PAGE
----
On the inside things are a little more understated. Less flashy and edgy compared with how it looks on the outside. In fact it feels like it's a different car than the one you thought you were getting into. The horizontal theme for the vents and the general layout does make this design feels a little dated. What saves the day though is that the quality is of a high order. All the surfaces feel good to the touch. The dashboard and doors get matte Aluminium finished inlays that can be optioned in black as well I believe, but this scheme seems to work just fine in here. The seats get a mixed bag of grey leather and Alcantara, while the door pads are also finished in Alcantara around the handle and switches. It's a good attempt to strike a symbolic balance between the sedate A5 and the monstrous RS5. The luxurious touch of leather with the sporty aggression that has now come to be associated with Alcantara. It's subtly done and therefore runs the risk of being overlooked by the non-discerning eye.

But the highlight is the new 10.1-inch multimedia display that does away with the rotary control knob for a touch screen interface. It's supposed to be 10 times faster than the previous interface and I see no reason to doubt that. It does feel plenty fast and the display is crisp and clear. For smartphone connectivity it gets both Android Auto and Apple CarPlay. The different driving modes can also be accessed through the screen. What I like is that Audi has retained the physical buttons and knobs to access the three-zone climate control, which makes it easier to change temperature and blower settings without taking your eyes off the road.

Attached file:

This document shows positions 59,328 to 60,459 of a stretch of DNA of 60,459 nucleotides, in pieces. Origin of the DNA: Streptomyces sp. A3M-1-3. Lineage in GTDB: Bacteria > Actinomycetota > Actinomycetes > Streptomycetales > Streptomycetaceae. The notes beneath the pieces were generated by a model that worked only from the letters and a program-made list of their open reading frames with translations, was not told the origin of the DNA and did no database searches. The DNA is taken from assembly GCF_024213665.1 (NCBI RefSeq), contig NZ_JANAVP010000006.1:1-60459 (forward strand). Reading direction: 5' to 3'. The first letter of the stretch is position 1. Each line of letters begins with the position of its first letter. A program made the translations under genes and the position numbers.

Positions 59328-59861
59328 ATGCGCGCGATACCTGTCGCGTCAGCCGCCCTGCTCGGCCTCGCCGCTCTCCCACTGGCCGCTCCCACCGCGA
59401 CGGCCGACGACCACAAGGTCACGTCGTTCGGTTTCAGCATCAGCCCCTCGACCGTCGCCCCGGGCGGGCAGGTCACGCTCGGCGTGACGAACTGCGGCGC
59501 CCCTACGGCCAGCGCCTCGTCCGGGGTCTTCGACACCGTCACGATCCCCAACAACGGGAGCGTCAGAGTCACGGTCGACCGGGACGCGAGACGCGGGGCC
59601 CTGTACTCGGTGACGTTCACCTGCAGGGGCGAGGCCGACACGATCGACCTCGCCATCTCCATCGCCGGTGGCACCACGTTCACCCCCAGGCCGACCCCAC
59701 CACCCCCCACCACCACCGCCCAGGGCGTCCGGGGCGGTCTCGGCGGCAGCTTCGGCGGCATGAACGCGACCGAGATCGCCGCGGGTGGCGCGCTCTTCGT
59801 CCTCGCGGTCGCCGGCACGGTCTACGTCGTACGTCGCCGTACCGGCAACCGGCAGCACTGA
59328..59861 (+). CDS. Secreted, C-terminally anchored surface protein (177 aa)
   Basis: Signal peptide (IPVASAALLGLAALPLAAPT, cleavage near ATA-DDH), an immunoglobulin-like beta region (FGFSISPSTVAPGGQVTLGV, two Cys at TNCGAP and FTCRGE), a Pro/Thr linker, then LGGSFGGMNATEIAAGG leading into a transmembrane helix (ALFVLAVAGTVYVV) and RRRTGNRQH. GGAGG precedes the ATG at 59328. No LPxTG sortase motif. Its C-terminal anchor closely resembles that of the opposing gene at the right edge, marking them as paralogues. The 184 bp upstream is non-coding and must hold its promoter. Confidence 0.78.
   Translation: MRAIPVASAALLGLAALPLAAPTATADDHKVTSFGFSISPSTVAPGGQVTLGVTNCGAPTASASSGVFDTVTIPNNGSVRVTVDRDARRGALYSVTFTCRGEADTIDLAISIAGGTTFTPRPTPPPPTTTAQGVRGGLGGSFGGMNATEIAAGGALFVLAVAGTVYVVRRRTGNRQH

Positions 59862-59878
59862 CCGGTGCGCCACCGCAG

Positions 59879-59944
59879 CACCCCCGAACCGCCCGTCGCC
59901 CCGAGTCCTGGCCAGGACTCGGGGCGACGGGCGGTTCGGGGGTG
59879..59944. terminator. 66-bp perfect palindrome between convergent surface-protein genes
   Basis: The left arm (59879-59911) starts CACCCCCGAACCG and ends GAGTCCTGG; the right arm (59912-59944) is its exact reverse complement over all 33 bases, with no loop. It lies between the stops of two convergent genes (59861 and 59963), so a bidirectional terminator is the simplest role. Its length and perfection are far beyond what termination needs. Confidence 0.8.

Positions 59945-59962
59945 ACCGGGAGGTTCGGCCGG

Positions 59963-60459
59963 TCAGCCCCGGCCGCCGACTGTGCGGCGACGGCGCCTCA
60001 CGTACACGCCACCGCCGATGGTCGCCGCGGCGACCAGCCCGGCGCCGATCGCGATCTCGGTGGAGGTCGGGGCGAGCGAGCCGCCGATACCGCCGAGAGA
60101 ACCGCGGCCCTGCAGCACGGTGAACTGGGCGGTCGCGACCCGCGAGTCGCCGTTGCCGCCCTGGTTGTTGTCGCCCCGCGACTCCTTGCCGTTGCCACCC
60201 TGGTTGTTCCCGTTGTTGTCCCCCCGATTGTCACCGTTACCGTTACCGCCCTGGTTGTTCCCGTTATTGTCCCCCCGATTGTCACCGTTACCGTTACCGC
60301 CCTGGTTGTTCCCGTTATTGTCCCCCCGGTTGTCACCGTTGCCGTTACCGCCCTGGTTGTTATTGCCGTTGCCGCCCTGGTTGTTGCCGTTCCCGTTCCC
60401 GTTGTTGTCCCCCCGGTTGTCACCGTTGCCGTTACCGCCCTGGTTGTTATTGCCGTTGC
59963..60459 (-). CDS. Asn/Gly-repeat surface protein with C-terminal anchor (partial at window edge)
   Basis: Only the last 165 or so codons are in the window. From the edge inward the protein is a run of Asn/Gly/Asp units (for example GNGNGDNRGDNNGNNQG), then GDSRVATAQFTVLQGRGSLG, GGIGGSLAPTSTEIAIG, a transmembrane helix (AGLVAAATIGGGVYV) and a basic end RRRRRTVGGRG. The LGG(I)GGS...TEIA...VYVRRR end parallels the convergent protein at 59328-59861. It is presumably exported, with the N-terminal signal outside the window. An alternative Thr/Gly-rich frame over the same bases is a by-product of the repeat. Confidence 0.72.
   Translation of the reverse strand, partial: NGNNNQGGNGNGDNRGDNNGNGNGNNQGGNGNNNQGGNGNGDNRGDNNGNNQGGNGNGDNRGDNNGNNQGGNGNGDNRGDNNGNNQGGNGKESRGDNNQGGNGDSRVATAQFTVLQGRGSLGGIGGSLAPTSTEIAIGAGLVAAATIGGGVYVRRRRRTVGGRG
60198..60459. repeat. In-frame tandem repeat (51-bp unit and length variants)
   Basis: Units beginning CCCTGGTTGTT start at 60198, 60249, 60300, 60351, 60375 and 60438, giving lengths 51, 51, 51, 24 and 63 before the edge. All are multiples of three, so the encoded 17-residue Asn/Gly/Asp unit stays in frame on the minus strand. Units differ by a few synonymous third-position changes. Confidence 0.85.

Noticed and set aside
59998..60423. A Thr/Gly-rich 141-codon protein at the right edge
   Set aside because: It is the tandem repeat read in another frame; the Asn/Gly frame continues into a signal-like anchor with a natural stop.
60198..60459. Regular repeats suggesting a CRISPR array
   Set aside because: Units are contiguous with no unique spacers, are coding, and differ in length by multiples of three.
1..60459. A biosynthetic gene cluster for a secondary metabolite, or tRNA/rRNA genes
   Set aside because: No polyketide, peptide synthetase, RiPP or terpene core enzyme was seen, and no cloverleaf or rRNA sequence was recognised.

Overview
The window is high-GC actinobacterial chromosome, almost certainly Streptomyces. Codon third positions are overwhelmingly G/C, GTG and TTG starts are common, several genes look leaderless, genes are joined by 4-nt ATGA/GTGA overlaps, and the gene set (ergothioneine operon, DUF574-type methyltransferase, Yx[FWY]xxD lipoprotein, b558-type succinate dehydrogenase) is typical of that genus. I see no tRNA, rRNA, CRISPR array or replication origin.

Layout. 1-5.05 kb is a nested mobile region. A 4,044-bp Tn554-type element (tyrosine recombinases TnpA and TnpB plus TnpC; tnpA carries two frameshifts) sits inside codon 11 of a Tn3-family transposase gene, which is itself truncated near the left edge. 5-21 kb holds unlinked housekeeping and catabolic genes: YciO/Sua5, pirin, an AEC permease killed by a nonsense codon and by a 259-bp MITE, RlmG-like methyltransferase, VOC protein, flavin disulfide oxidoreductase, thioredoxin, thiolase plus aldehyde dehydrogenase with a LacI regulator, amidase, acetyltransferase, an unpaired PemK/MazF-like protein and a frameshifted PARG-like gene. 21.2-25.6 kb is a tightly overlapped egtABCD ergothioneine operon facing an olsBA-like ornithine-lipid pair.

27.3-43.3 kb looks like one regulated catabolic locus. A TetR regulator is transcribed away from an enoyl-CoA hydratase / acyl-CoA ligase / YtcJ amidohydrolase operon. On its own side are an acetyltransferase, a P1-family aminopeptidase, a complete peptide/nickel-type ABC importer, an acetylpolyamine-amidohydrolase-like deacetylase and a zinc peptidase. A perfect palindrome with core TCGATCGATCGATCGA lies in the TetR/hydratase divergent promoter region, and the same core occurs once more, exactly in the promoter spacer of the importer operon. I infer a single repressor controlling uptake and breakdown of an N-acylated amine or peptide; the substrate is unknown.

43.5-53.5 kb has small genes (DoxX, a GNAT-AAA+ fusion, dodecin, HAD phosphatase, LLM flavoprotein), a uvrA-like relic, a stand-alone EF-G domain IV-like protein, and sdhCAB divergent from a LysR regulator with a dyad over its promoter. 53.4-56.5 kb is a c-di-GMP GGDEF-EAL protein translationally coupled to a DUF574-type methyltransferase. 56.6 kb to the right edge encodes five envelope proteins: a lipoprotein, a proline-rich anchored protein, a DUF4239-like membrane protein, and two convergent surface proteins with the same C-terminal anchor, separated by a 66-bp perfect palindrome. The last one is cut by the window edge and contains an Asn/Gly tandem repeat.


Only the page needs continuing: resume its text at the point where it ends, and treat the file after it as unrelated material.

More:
The driver gets Audi's Virtual Cockpit, where you can fool around with different layouts for the dials, change the size of the navigation screen area, and toggle through the information menus. I settled with the default layout where the dials are a regular size and easy to read.  

The steering is the flat bottom type and the paddle shifters are placed on the wheel itself and not the column. It's a nicely wrapped unit that feels good to hold. It gets buttons to scroll through the menus and for telephony, but not cruise control. Those switches are on a separate stalk.